A Zimbabwean commercial bank that closed its doors 17 years ago has reopened and has promised to settle part of the debt the government owes white commercial farmers.
Time Bank reopened its doors to the banking public after years of closure and immediately announced it would provide a facility to offset the outstanding former white farmers’ compensation bill.
The outstanding bill is estimated to be US$3,5 billion.
At the turn of the century, some 20 years ago, the Zimbabwe government evicted thousands of white commercial farmers from the land and replaced them with millions of landless blacks.
However, the government has been failing to compensate the evicted farmers despite repeated promises to do so. The compensation is for infrastructural improvements made on the former white-owned farms.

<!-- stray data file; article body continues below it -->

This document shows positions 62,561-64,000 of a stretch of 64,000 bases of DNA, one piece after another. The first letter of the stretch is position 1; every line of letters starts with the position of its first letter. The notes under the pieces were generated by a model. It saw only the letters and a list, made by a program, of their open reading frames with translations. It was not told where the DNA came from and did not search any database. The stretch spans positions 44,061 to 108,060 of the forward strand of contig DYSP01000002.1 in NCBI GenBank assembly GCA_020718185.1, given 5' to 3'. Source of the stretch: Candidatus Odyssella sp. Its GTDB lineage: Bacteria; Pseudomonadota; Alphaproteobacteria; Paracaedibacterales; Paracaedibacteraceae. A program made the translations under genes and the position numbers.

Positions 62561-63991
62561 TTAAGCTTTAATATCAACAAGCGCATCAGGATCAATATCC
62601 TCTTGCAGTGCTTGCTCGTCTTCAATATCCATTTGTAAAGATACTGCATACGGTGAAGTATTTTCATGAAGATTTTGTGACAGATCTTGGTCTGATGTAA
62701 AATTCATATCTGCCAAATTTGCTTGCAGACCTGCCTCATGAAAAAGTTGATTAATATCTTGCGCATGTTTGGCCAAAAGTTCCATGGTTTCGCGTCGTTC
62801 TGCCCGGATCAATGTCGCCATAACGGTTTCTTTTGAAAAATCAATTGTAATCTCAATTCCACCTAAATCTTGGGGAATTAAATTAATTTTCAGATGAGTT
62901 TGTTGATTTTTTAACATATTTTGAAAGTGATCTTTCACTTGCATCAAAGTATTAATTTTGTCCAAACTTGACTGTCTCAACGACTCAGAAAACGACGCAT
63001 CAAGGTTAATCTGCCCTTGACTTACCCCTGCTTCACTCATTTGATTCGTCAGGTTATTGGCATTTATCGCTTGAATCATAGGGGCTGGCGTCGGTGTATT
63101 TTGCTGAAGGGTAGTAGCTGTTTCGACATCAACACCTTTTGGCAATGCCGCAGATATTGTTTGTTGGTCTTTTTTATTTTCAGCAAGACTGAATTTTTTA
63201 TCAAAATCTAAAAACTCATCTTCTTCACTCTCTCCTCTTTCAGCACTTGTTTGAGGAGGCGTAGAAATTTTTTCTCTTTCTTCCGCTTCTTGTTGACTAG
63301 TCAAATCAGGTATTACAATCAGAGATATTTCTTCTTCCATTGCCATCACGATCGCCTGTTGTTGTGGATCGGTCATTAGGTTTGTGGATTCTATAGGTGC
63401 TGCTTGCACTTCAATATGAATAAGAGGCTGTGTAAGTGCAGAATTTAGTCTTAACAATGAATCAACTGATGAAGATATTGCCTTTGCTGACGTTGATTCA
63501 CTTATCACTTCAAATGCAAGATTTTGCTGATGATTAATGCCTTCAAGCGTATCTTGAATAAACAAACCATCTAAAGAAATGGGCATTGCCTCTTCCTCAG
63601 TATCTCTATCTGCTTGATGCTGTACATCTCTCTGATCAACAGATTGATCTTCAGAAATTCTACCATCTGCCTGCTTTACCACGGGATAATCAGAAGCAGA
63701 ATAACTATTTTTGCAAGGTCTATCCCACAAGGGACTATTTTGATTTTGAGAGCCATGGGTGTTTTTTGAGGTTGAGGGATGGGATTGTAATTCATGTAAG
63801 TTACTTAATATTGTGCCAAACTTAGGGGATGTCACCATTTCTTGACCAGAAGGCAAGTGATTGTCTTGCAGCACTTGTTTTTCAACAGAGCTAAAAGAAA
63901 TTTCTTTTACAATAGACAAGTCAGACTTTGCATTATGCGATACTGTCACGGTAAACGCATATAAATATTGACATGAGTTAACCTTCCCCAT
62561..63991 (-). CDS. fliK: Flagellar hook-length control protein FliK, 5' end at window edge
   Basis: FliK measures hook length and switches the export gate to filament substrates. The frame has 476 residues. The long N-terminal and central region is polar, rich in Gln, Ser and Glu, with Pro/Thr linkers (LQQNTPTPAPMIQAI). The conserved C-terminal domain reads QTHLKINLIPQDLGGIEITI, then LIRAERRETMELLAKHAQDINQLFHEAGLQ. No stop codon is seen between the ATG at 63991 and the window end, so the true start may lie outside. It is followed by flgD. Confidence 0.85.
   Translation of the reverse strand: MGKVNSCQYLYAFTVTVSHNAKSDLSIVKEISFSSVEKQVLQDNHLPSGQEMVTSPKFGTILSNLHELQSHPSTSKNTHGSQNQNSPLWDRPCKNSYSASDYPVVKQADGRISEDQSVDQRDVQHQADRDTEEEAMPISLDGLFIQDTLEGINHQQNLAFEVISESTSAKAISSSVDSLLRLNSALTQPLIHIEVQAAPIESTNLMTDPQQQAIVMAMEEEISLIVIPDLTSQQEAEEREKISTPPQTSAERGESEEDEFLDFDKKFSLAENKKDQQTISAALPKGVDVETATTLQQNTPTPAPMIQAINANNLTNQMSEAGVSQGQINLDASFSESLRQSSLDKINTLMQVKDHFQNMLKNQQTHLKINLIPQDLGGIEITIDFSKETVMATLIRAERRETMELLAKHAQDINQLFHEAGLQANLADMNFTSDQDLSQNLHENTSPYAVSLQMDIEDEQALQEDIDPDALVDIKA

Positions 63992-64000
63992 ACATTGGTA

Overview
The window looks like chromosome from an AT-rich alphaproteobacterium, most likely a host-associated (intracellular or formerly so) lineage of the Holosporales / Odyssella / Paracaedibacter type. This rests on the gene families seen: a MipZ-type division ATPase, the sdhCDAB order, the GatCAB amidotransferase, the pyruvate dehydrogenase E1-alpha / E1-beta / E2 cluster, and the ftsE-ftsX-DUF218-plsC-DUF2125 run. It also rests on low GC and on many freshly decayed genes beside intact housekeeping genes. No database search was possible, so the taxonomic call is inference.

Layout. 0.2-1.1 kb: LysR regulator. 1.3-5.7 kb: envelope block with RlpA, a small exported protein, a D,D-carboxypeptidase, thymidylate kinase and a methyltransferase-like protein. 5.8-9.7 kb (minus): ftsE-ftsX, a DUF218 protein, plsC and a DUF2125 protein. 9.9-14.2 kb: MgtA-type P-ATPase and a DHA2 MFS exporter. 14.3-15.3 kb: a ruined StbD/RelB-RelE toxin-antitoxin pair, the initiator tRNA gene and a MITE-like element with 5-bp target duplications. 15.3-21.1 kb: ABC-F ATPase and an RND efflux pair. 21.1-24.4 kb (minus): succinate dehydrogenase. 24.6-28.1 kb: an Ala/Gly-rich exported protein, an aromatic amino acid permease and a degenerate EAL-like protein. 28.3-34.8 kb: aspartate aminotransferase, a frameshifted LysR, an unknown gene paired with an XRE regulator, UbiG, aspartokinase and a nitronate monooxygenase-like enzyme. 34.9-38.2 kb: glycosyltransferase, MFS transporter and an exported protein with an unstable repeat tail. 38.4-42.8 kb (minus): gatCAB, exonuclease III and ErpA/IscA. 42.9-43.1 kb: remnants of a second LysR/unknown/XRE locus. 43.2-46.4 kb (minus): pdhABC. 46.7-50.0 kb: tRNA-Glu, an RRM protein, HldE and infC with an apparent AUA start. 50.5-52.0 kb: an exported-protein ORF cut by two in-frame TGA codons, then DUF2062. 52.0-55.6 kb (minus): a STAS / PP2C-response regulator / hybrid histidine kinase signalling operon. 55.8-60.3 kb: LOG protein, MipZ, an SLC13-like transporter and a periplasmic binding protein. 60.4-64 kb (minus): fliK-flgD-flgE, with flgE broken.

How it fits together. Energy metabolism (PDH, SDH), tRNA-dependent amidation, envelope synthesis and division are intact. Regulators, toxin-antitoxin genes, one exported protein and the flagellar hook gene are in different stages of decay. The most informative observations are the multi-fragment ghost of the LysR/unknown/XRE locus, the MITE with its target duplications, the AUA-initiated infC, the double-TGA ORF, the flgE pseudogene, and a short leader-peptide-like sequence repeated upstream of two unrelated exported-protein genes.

The revived Time Bank has since promised to assist the government in settling the outstanding debt.
“The purpose of the facility is to finance the payment of compensation by the government to Previous Farm Owners (PFOs) who are covered by the Global Compensation Deed,” Time Bank, in a recent statement, said.
“The compensation amount will be paid through the Time Bank by the government to the PFO and Time Bank will pay such compensation in the United States dollars, cash, or bank transfer.”
The Time Bank added interested former white farmers would be required to fill application forms with the financial institution and payments would not exceed US$10 000 per applicant.
The government is also required to issue a letter of confirmation guaranteeing loan the repayment before the funds are issued.
Most of the former white farmers affected by their forced removal have left the country and resettled in Europe and Australia.
Some have ventured into farming in other African countries such as Zambia, South Africa, Namibia, and Nigeria.
However, President Emmerson Mnangagwa has made some attempts to bring several evicted farmers back on their land over the past few years.